The first “virgin birth” of a condor in America

The first “virgin birth” of a condor in America
The first “virgin birth” of a condor in America

Scientists have reported the first known “virgin birth” in a California condor, where two birds were born without any males involved in fertilizing the eggs. In the study published yesterday, in the Journal of Genetics, which documented this case, the researchers made an unexpected discovery, which is that the genomes of these two birds do not contain DNA for any of the male condors, after reviewing a genetic database that includes all types of condors in the world. California.
Researchers reported that the two orphaned condors, which were born without a father, are rare examples of a type of asexual reproduction called parthenogenesis. During parthenogenesis, spontaneous embryonic development occurs without fertilization, and this is the first example of a “virgin birth” that produces viable birds in a group of wild condors. The discovery of this male-free reproductive strategy in California condors is significant because only a few decades ago, the species came dangerously close to disappearing from the wild.
In the 1980s, fewer than two dozen condors remained in the wild, but dedicated conservation efforts and breeding programs brought condors back to the brink of extinction. As of 2020, there were 504 condors, of which 329 were wild, and the rest were free-flying, according to a report published in December of that year by the California Condor Restoration Program of the US Department of the Interior.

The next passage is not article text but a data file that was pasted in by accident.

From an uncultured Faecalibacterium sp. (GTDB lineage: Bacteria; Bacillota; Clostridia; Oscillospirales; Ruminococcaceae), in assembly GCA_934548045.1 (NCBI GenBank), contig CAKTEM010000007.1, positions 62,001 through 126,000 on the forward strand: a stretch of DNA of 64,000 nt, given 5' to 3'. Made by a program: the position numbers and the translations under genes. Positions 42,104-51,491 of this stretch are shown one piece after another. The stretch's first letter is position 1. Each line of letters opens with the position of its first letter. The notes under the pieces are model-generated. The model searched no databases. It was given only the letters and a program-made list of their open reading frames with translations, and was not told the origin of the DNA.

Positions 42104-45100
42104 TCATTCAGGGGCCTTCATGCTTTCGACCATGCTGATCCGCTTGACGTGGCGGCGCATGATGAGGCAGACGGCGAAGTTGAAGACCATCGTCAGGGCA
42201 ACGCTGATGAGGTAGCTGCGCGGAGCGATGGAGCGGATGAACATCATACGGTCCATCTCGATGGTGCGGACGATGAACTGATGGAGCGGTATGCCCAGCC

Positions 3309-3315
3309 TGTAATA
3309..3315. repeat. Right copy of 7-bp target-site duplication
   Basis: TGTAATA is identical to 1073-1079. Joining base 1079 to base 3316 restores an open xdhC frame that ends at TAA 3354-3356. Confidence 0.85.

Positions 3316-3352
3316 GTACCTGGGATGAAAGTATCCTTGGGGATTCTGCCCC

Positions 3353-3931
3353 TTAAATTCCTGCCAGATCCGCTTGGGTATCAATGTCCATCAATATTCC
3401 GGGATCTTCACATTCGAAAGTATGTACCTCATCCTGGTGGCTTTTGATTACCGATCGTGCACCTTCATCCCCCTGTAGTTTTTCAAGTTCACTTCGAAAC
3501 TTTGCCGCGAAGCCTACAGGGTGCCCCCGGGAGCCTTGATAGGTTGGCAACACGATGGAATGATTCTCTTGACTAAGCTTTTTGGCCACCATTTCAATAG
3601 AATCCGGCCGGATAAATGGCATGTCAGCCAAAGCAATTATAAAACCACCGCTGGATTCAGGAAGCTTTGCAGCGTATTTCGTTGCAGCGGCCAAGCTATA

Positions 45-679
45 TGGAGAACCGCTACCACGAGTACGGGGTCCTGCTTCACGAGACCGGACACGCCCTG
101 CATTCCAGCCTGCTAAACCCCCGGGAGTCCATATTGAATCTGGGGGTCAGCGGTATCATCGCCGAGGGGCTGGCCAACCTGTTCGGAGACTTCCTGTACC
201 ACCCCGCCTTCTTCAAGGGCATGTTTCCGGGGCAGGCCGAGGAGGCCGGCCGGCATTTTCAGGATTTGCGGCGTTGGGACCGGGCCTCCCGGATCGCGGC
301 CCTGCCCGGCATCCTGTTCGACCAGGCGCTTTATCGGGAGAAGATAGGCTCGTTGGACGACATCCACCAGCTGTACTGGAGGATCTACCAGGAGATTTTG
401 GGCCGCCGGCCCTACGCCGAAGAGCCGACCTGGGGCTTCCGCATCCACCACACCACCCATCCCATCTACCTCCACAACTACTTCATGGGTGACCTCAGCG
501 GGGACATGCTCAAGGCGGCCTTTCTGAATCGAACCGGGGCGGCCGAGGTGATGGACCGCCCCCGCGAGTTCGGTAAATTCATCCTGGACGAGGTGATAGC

However, this species is still a critically endangered species, so finding that condors can reproduce asexually increases the bird’s chances of producing offspring, and that’s a pretty big deal, says study co-author Cynthia Steiner, associate director of Genetics at the San Diego Zoo Wildlife Alliance.
Over the past 30 years, researchers have cataloged DNA data from every California condor, and there are more than 1,000 birds in total in a database.
Steiner adds that scientists working with condors routinely perform genetic analysis of birds to determine the relationships that enable them to breed condors in a way that maintains genetic diversity, and this approach helps prevent inbreeding and the development of inherited disorders that lead to deformities in fetuses and late embryo death.

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